THE FINISH LINE of a city marathon is usually a scene of exhausted joy but that euphoria was shattered in Boston yesterday as two explosions rocked the finish line.
At least three people were killed in the blasts at Boylston Street four hours and nine minutes after the race started. More than 130 people were injured, many seriously. Dozens of limb amputations have been dealt with at area hospitals and Boston Children’s Hospital said it treated 10 patients.
Reporters on the scene gathered statements from eye witnesses, including athletes who had just completed the 26.2 mile run and family members who wanted to cheer on loved ones.
“They just started bringing people in with no limbs,” participant Tim Davey told Associated Press. He said he and his wife, Lisa, tried to keep their children’s eyes shielded from the gruesome scene inside a medical tent that had been set up to care for fatigued runners, but added “they saw a lot”.
“They just kept filling up with more and more casualties,” Lisa Davey said. “Most everybody was conscious. They were very dazed.”
“There are people who are really, really bloody,” recalled Laura McLean.
A woman who was a few feet from the second bomb, Brighid Wall, said that when it exploded, runners and spectators froze, unsure of what to do. Her husband threw their children to the ground, lay on top of them and another man lay on top of them and said, “Don’t get up, don’t get up.”
After a minute or so without another explosion, the 35-year-old said, she and her family headed to a Starbucks and out the back door through an alley. Around them, the windows off the bars and restaurants were blown out.
She said she saw six to eight people bleeding profusely, including one man who was kneeling, dazed, with blood coming down his head. Another person was on the ground covered in blood and not moving.
“My ears are zinging. Their ears are zinging. It was so forceful. It knocked us to the ground.”
Image: PA Wire
Roupen Bastajian, a 35-year-old state trooper from Smithfield, had just finished the race when they put the heat blanket wrap on him and he heard the blasts.
I started running toward the blast. And there were people all over the floor. We started grabbing tourniquets and started tying legs. A lot of people amputated. At least 25 to 30 people have at least one leg missing, or an ankle missing, or two legs missing.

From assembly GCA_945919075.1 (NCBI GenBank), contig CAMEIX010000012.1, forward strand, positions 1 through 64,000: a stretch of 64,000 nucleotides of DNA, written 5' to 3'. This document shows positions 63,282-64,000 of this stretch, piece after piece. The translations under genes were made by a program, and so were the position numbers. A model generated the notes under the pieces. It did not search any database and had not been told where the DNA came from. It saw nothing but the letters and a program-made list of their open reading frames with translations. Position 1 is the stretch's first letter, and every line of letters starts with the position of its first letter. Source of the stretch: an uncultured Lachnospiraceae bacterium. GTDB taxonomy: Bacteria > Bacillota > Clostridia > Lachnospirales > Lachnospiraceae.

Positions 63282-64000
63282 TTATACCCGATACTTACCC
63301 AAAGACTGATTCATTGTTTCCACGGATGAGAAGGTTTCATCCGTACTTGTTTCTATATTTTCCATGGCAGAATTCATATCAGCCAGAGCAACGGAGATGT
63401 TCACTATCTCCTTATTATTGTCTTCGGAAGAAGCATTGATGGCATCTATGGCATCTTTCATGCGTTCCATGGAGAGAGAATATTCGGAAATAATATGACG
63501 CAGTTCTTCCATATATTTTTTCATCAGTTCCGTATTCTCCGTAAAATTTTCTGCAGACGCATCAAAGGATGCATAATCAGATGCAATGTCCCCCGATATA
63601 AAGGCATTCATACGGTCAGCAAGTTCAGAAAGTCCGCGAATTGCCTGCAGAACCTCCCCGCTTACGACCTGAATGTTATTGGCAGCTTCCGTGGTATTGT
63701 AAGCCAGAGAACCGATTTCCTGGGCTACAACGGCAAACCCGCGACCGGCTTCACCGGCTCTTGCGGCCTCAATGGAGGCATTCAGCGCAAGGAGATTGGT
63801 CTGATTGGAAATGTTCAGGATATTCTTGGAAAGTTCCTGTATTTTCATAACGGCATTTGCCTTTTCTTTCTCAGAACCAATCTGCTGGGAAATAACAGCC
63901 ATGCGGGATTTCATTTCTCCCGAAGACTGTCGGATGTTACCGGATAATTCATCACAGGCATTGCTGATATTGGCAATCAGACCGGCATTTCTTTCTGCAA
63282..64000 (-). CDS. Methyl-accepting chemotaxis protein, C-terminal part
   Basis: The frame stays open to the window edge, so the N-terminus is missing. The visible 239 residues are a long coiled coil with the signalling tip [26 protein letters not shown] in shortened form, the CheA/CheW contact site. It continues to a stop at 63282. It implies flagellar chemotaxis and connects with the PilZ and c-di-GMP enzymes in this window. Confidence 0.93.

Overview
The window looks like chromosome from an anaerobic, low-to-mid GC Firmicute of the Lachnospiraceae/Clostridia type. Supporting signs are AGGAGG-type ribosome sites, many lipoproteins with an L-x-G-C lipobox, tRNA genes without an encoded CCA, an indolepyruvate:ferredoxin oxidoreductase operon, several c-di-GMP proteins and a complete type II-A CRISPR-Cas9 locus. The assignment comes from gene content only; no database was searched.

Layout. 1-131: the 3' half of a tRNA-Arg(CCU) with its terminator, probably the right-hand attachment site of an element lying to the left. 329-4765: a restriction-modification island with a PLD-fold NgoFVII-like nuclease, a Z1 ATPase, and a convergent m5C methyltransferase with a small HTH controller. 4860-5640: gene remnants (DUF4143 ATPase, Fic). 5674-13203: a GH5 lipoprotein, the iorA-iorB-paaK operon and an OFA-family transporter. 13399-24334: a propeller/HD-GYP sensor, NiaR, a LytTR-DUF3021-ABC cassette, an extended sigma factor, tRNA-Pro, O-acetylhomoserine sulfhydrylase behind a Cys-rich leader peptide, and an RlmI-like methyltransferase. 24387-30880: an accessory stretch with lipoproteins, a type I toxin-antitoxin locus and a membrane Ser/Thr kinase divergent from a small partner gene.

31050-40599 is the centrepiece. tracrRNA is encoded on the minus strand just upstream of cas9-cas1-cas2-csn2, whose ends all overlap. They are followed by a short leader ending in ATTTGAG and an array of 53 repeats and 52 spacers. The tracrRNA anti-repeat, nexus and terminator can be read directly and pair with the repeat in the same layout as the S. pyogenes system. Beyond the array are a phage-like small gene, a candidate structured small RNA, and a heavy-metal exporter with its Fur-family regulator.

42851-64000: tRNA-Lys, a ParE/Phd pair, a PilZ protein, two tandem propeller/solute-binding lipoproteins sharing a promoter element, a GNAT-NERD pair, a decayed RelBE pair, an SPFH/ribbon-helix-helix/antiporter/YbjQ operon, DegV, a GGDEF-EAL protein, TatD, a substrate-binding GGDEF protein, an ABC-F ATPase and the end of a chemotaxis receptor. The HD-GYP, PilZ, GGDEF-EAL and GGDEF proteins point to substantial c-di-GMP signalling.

Cherie Falgoust was waiting for her husband, who was running the race.
I was expecting my husband any minute. I don’t know what this building is … it just blew. Just a big bomb, a loud boom, and then glass everywhere. Something hit my head. I don’t know what it was. I just ducked.
Image: PA Wire
An unidentified runner told CBS News:
I thought it was thunder at first, and then there was a second one. This guy’s leg was waving back and forth. The whole bottom of his leg was gone. Another explosion happened, a nice woman in a yellow jacket – one of the volunteers – just grabbed me and put me in a wheelchair and said I was in shock. Everyone started running and she wheeled me away.
Speaking to the Boston Globe, Neil Gottlieb described being “lifted off his feet”.
“There was no mystery as to what had just happened. Then, maybe, within two seconds later there was another explosion, it didn’t seem quite as big, but there was clearly there as a mushroom-type cloud.
“There was no question that some sort of bomb or something went off there.”
Dublin runner Gerry Carr told Newstalk that he was just yards from the finishing line when the bomb exploded.
He said he was congratulating another runner when they heard the big bangs, which he recalled as being “very, very loud”.
-Additional reporting by AFP, Associated Press